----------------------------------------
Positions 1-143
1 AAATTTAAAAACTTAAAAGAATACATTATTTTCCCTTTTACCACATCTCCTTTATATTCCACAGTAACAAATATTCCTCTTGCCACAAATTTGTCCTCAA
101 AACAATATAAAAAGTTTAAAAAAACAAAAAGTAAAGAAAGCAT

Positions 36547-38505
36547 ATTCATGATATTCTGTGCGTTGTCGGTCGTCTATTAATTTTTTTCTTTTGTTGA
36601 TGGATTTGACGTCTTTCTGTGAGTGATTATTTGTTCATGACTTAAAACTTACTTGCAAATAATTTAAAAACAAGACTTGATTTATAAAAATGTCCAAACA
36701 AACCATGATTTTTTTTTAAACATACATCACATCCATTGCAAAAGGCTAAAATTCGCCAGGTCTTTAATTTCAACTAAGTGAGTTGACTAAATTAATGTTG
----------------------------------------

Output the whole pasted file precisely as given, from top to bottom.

Positions 1-143
1 AAATTTAAAAACTTAAAAGAATACATTATTTTCCCTTTTACCACATCTCCTTTATATTCCACAGTAACAAATATTCCTCTTGCCACAAATTTGTCCTCAA
101 AACAATATAAAAAGTTTAAAAAAACAAAAAGTAAAGAAAGCAT

Positions 36547-38505
36547 ATTCATGATATTCTGTGCGTTGTCGGTCGTCTATTAATTTTTTTCTTTTGTTGA
36601 TGGATTTGACGTCTTTCTGTGAGTGATTATTTGTTCATGACTTAAAACTTACTTGCAAATAATTTAAAAACAAGACTTGATTTATAAAAATGTCCAAACA
36701 AACCATGATTTTTTTTTAAACATACATCACATCCATTGCAAAAGGCTAAAATTCGCCAGGTCTTTAATTTCAACTAAGTGAGTTGACTAAATTAATGTTG